I received some unwelcome news recently. A friend called to say he had been laid off from his position in the corporate communications division of a major company. The company, he said, was cutting back its public relations budget and his job was one of the first to go. PR professionals shouldn’t necessarily be surprised by that news.
Too many times I’ve sat in meetings and listened as public relations reps talked about how our company wasn’t pouring enough money into PR. Our company, they said, needed to raise its profile. We needed money to take journalists out for dinner, to throw parties, and to get t-shirts and stickers made. Our public relations department needed to travel to trade shows. And they needed more support staff to pitch stories and help come up with collateral material. The response from myself, and the other people involved in the company’s finance, was always the same: You need to quantify your expenditures.
It’s difficult to quantify public relations. Advertising, especially in today’s age of web click-throughs, can be easily quantified. But how do you make the correlation between a positive article in a major newspaper and increased revenue? The simple answer: you don’t.
What public relations reps need to do, now more than ever, is to work closely with the people who run the business and bring in the revenue. To be effective, PR people need to fully understand how the company makes its money. I don’t just mean what products does a company sell, but how does the company sell.
My recently fired friend said the biggest challenge facing his staff was that they were given no boundaries outside of a budget.
“We were never told to help increase sales,” he said. “They always just told us to get good ink. And then when they let some of us go, they told us it was because our department was losing money. How does a corporate communications department make money? We’re supposed to be a loss-leader.”
When I asked what he, as a manager, would have done differently, he said he would have communicated better with the “higher-ups” to find out what they expected from the department.
“We’d go into meetings with other department heads and they’d sort of look at us like we were aliens,” he said. “Only when there was some sort of PR crisis, which they created, did they treat us with respect. I asked a friend in our global sales department once why we were treated like dirt and he told me, ‘You guys don’t make us any money, you just spend it.’ The problem is, he was right.”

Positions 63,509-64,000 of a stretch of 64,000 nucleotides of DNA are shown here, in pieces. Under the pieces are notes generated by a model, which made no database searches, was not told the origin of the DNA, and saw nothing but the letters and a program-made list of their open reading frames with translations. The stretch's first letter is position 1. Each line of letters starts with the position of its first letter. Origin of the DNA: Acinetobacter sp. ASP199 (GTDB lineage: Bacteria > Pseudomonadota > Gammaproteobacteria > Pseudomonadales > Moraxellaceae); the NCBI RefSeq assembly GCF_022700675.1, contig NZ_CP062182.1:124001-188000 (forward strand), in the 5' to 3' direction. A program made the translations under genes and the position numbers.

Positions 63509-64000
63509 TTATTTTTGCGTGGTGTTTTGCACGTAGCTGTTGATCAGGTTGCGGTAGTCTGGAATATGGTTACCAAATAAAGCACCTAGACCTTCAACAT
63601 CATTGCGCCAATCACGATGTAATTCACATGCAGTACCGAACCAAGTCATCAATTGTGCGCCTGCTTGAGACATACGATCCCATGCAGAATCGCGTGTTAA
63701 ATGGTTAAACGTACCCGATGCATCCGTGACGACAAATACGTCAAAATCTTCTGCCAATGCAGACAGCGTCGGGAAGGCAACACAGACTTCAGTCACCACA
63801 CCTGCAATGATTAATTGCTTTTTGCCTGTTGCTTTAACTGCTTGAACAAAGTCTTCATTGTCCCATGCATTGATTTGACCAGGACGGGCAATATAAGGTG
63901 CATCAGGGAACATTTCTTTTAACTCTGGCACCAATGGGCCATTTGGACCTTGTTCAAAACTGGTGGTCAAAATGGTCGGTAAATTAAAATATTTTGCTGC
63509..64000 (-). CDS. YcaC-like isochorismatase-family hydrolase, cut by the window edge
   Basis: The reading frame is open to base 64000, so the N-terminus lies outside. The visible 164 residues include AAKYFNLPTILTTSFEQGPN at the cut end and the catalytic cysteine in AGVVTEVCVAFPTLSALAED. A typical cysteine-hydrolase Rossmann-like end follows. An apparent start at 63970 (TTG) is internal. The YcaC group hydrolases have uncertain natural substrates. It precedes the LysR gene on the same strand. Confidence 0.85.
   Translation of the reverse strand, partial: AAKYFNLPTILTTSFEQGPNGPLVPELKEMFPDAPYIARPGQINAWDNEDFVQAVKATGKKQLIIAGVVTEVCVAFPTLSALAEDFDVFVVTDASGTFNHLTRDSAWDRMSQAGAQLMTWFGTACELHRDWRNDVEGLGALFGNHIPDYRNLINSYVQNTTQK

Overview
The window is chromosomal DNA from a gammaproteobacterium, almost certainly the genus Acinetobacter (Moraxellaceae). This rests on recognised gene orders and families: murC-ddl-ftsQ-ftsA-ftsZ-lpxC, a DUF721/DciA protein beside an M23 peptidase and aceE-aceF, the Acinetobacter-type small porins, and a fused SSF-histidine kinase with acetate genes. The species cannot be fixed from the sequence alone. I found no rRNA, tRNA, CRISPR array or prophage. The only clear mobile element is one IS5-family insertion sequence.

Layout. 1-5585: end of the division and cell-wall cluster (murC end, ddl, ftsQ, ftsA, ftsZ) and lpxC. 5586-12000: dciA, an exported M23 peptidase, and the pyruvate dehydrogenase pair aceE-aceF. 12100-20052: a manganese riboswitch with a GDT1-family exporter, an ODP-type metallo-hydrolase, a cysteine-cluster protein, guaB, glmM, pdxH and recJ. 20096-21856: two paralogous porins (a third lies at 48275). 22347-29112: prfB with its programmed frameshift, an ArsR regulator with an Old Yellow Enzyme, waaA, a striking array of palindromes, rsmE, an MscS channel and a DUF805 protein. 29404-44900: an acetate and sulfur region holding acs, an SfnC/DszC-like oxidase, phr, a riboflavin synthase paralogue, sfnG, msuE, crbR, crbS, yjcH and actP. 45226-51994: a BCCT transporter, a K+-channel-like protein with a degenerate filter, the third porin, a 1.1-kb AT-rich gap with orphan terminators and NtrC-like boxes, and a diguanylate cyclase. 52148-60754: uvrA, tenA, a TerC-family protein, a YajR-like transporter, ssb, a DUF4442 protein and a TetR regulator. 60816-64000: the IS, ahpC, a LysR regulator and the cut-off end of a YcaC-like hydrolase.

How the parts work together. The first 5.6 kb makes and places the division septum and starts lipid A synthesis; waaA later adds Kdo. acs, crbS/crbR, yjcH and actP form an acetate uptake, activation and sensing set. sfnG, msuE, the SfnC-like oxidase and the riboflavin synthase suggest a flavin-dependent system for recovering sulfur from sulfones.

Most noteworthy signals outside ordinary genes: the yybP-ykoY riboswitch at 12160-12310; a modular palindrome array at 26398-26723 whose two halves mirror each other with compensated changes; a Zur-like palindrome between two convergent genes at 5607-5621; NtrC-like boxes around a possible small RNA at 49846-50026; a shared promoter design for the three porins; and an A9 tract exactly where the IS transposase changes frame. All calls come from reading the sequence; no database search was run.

Correct on one level, yes. But not entirely.
We all know that public relations departments are basically money-holes, at least from a bottom line standpoint. But we also know that public relations is part of the sales, marketing and internal engines that drive companies. Companies that don’t practice effective public relations suffer on all fronts. Poor public perception leaks into the sales process, hindering the ability to generate revenue. It also hurts employee morale and the possibility of attracting talented employees. Bad relations with the media can likewise hurt a company’s ability to generate revenue by limiting the amount of news flow available to prospective customers. And without public relations contacts, the overall message of the company cannot be relayed throughout the company and community.
These are the most important facets of public relations. While it may be difficult to quantify how PR brings in revenues, it’s easy to quantify how PR can help retain revenues. And this may help save your job.
This article, written by Ben Silverman, originally appeared in PR Fuel (http://www.ereleases.com/prfuel), a free weekly newsletter from eReleases (http://www.ereleases.com), the online leader in affordable press release distribution. To subscribe to PR Fuel, visit: http://www.ereleases.com/prfuel/subscribe/.